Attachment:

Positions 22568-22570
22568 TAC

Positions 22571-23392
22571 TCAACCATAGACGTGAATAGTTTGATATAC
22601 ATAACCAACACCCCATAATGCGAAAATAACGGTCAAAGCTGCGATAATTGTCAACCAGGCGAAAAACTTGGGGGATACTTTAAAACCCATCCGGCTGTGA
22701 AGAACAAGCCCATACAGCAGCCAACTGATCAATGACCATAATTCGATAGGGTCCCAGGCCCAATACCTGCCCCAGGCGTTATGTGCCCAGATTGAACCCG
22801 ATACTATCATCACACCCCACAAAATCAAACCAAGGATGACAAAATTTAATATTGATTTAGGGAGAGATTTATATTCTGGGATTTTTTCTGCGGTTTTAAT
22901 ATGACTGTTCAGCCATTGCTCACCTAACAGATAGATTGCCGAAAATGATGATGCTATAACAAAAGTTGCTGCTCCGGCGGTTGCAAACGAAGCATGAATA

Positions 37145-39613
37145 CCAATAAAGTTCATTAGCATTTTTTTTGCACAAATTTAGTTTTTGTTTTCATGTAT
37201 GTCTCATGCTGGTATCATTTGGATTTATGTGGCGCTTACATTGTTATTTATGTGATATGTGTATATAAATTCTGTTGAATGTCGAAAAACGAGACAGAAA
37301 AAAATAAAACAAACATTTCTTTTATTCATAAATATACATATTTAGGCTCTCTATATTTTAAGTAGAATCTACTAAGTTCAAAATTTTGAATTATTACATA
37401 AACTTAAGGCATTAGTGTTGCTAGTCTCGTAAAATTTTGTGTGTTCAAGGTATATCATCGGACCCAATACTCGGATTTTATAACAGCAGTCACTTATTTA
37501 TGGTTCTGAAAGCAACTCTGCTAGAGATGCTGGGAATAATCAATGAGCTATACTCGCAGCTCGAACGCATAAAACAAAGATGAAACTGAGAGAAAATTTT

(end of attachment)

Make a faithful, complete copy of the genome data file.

Positions 22568-22570
22568 TAC

Positions 22571-23392
22571 TCAACCATAGACGTGAATAGTTTGATATAC
22601 ATAACCAACACCCCATAATGCGAAAATAACGGTCAAAGCTGCGATAATTGTCAACCAGGCGAAAAACTTGGGGGATACTTTAAAACCCATCCGGCTGTGA
22701 AGAACAAGCCCATACAGCAGCCAACTGATCAATGACCATAATTCGATAGGGTCCCAGGCCCAATACCTGCCCCAGGCGTTATGTGCCCAGATTGAACCCG
22801 ATACTATCATCACACCCCACAAAATCAAACCAAGGATGACAAAATTTAATATTGATTTAGGGAGAGATTTATATTCTGGGATTTTTTCTGCGGTTTTAAT
22901 ATGACTGTTCAGCCATTGCTCACCTAACAGATAGATTGCCGAAAATGATGATGCTATAACAAAAGTTGCTGCTCCGGCGGTTGCAAACGAAGCATGAATA

Positions 37145-39613
37145 CCAATAAAGTTCATTAGCATTTTTTTTGCACAAATTTAGTTTTTGTTTTCATGTAT
37201 GTCTCATGCTGGTATCATTTGGATTTATGTGGCGCTTACATTGTTATTTATGTGATATGTGTATATAAATTCTGTTGAATGTCGAAAAACGAGACAGAAA
37301 AAAATAAAACAAACATTTCTTTTATTCATAAATATACATATTTAGGCTCTCTATATTTTAAGTAGAATCTACTAAGTTCAAAATTTTGAATTATTACATA
37401 AACTTAAGGCATTAGTGTTGCTAGTCTCGTAAAATTTTGTGTGTTCAAGGTATATCATCGGACCCAATACTCGGATTTTATAACAGCAGTCACTTATTTA
37501 TGGTTCTGAAAGCAACTCTGCTAGAGATGCTGGGAATAATCAATGAGCTATACTCGCAGCTCGAACGCATAAAACAAAGATGAAACTGAGAGAAAATTTT